Some of the conduct complained of reflects preferences common among trial judges, such as the reluctance to use sidebar conferences, the requests to show the jury documents, and the dislike of long-pending cases and of being thanked for rulings.

The court’s comments in this case were few and (with the exception of the facial expression, which the jury was immediately instructed to ignore) not directed against the defendant. The jury may have inferred (correctly) that the court believed defense counsel was behaving inappropriately. The Seventh Circuit concluded that she was.


Finally, the district court adjusted Betts-Gaston’s guideline offense level because it found that she obstructed justice by testifying falsely at trial.

Nor did the court err in crediting Ross’s testimony. She described Betts-Gaston as actively involved with her father’s loan application, acting as a go-between to adjust his reported income and the purpose of the purchase until he qualified for the loan. In Ross’s account, Betts-Gaston proposed reporting that the property would be her father’s primary residence, but Ross refused to use such a blatant falsehood.

Betts-Gaston then said to say it would be his secondary residence, and Ross agreed to that. That testimony supports the district court’s application of the obstruction of justice enhancement.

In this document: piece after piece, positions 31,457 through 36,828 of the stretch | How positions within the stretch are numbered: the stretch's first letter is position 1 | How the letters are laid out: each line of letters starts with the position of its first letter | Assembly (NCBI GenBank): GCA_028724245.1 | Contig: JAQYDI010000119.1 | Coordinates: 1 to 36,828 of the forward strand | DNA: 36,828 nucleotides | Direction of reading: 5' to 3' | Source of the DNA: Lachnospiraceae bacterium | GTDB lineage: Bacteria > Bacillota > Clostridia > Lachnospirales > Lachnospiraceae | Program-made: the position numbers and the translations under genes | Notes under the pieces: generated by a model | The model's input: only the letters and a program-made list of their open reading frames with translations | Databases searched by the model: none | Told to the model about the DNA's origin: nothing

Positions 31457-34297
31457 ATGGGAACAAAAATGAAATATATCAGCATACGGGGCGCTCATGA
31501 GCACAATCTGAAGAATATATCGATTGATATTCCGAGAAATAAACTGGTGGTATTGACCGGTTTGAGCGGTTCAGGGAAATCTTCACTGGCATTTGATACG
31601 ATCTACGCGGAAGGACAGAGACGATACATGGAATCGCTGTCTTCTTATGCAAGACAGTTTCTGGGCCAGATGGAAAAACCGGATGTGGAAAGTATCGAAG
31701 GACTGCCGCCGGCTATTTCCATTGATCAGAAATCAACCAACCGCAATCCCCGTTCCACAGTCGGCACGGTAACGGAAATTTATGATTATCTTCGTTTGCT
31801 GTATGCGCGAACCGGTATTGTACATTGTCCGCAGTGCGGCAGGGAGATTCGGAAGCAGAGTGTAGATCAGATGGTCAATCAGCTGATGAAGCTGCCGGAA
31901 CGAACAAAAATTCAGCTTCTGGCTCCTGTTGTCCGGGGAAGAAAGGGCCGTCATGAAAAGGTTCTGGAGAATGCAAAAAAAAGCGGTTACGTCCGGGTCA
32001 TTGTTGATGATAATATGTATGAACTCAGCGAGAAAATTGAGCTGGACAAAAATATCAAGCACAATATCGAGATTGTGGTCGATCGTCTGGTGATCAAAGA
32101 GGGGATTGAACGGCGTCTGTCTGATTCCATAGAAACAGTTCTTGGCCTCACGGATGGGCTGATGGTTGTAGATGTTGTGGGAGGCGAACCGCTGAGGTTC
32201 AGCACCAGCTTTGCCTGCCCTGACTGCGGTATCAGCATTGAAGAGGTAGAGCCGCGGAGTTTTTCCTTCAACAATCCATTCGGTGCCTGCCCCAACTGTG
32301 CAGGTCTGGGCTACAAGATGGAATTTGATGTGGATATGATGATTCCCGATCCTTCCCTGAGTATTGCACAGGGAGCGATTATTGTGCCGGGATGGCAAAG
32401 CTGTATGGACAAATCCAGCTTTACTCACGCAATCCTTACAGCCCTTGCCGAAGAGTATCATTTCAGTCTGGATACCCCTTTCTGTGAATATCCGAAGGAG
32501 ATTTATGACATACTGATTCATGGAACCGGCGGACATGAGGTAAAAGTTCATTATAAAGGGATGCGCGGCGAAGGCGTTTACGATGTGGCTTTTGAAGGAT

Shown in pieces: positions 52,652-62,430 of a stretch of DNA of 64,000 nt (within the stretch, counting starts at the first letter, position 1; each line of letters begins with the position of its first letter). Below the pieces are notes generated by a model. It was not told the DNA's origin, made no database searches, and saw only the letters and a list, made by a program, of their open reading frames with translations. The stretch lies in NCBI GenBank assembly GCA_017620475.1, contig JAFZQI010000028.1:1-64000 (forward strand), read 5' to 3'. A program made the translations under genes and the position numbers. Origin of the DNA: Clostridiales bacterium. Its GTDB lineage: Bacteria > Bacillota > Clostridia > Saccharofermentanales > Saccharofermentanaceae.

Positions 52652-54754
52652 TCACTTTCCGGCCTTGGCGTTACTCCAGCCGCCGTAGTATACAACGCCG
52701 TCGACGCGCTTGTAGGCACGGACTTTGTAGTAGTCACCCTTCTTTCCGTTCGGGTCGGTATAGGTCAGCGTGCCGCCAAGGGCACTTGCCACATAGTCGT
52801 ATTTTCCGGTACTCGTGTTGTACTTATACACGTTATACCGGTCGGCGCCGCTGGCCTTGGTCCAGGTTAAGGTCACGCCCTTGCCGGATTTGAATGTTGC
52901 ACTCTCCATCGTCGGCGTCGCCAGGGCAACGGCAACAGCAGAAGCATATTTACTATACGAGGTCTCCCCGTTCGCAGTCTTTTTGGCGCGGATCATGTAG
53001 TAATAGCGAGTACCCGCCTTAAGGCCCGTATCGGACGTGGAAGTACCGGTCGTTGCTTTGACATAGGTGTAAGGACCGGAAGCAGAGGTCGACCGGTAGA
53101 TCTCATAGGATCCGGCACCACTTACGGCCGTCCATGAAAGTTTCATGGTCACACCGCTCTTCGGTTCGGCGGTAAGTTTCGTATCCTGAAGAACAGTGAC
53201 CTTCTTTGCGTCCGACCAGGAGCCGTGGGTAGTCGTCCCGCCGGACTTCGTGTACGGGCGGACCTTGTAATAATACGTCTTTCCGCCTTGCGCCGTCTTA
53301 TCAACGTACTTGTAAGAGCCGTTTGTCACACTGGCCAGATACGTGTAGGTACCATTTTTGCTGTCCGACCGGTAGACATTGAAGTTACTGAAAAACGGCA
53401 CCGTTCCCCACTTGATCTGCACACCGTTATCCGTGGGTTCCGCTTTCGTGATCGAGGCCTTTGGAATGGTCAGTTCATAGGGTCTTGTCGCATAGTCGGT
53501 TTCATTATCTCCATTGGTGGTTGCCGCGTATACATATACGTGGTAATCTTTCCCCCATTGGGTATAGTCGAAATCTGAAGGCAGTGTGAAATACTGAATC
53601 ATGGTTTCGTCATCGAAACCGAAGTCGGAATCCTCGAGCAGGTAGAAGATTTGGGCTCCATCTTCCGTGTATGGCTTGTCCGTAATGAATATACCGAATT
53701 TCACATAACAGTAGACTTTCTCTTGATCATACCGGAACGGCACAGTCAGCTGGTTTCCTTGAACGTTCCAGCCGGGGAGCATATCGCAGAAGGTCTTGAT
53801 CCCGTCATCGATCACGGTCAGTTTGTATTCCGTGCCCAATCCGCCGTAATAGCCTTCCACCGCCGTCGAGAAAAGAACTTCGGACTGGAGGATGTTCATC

A fraud perpetrator as wrongful as was Betts-Gaston deserves the serious sentence she actually received. Similar fraud schemes have succeeded and included insurance fraud by burning or vandalizing the homes and paying of the mortgages with insurance proceeds. The government stepped in to charge the fraudsters before the insurance fraud potential was stopped before it was born.

ZALMA-INS-CONSULT                      © 2017 – Barry Zalma

This article and all of the blog posts on this site digests and summarize cases published by courts of the various states and the United States.  The court decisions have been modified from the actual language of the court decisions, were condensed for ease of reading, and convey the opinions of the author regarding each case.

Barry Zalma, Esq., CFE, now limits his practice to service as an insurance consultant and expert witness specializing in insurance coverage, insurance claims handling, insurance bad faith and insurance fraud almost equally for insurers and policyholders. He also serves as an arbitrator or mediator for insurance related disputes. He practiced law in California for more than 44 years as an insurance coverage and claims handling lawyer and more than 49 years in the insurance business.

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About Barry Zalma

An insurance coverage and claims handling author, consultant and expert witness with more than 48 years of practical and court room experience.